Scientists collect sediment ice cores in Greenland. Photo by William D'Andrea/Earth Institute
NEW YORK, Dec. 7 (UPI) -- Greenland's glaciers are on retreat, shrinking at strikingly fast rates -- at least twice as fast as any time over the last 9,500 years.
Researchers with Columbia University's Earth Institute compared modern satellite data with records of glacier growth and decline gleaned from ice cores. Their findings were published last week in the journal Climate of the Past.
"If we compare the rate that these glaciers have retreated in the last hundred years to the rate that they retreated when they disappeared between 8,000 and 7,000 years ago, we see the rate of retreat in the last 100 years was about twice what it was under this naturally forced disappearance," study co-author William D'Andrea, a paleoclimatologist at Columbia's Lamont-Doherty Earth Observatory, explained in a press release.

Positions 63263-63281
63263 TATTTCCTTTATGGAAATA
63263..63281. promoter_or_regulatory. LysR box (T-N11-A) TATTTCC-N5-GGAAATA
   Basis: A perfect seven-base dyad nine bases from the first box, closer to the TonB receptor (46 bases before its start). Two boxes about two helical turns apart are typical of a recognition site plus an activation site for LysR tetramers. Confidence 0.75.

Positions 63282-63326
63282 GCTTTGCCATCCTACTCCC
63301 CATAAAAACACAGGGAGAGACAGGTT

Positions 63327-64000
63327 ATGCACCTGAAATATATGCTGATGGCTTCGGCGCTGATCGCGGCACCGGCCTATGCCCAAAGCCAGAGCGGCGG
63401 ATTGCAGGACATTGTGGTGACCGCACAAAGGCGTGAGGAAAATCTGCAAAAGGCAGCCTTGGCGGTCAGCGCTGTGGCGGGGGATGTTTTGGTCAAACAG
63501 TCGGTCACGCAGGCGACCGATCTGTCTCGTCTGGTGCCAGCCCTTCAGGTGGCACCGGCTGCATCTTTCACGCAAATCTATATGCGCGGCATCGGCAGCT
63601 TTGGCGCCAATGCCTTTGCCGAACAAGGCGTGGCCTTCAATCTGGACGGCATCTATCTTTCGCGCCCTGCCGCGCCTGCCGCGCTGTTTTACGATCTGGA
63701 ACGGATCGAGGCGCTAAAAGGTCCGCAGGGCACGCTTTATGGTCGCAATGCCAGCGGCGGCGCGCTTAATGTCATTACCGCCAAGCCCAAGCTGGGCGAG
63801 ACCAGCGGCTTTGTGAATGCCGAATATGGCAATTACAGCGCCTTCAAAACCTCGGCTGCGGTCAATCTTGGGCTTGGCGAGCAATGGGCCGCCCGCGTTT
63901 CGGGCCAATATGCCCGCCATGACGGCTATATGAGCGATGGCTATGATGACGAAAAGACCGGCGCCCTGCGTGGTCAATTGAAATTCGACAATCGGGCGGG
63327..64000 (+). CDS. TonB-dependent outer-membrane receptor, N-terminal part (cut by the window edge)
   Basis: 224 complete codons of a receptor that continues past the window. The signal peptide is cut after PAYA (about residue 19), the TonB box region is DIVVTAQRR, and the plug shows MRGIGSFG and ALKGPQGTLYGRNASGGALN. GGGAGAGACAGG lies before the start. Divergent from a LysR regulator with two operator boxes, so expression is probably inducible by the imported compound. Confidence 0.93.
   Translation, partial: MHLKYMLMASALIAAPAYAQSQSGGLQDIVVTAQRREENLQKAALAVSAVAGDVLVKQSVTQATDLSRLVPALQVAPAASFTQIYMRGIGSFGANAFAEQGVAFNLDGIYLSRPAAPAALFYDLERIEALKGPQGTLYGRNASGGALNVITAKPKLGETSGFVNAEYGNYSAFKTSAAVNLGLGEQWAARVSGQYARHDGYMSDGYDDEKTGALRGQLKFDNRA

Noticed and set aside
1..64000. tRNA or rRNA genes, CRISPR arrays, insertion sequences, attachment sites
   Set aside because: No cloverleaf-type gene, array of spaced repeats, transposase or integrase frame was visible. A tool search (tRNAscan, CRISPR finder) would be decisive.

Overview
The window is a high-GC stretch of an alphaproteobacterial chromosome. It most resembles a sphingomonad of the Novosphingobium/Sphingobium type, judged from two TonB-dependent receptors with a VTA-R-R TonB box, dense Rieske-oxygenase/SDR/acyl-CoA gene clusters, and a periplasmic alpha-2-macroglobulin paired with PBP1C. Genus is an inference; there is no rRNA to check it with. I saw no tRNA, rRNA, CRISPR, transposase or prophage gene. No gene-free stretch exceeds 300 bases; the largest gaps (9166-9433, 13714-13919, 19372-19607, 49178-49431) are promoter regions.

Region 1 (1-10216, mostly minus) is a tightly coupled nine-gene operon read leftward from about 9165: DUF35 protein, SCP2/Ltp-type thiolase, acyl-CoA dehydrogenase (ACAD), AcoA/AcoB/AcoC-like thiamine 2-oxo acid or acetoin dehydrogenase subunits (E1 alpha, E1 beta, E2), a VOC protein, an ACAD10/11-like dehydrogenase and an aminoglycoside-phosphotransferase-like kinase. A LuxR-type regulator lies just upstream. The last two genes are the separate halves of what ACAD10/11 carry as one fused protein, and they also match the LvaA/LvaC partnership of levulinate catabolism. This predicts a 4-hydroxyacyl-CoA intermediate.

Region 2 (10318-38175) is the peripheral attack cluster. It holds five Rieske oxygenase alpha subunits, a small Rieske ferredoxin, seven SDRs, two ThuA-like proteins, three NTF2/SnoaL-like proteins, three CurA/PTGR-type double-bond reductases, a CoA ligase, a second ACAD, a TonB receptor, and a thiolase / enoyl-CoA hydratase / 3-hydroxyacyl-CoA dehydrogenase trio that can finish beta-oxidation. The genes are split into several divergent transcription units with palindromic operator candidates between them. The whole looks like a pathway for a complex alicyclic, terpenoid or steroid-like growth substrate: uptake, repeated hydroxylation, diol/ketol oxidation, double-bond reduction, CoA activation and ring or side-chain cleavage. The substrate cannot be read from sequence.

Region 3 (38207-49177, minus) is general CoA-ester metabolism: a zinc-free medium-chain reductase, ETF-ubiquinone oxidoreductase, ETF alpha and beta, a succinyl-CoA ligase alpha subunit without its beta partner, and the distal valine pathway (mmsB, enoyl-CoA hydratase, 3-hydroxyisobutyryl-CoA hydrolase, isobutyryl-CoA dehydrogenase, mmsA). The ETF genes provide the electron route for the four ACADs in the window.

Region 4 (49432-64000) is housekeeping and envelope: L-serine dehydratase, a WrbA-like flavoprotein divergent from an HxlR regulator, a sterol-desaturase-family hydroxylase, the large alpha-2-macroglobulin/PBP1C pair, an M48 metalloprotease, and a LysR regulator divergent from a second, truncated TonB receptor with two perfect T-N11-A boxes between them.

Scientists were able to measure ancient glacier movements by measuring the levels of silt and sediments trapped in the ice cores collected from a glacial lake. As glaciers move, they grind the bedrock beneath them. The faster the movement, the more sediment, which is washed downstream by the glacier's melt water.
Throughout Earth's history, glaciers have advanced and receded as climate conditions change. Over the last few thousand years, Greenland has experienced less direct sunlight during the summer time. This would suggest slow but steady glacier growth.
But man-made climate change has resulted in warmer and warmer summer temperatures, erasing any advances made during the winter months, and leading to faster rates of melting.
"Two things are happening," D'Andrea said. "One is you have a very gradual decrease in the amount of sunlight hitting high latitudes in the summer. If that were the only thing happening, we would expect these glaciers to very slowly be creeping forward, forward, forward."
"But then we come along and start burning fossil fuels and adding carbon dioxide to the atmosphere, and glaciers that would still be growing start to melt back because summer temperatures are warmer," D'Andrea said. "We see that in this record."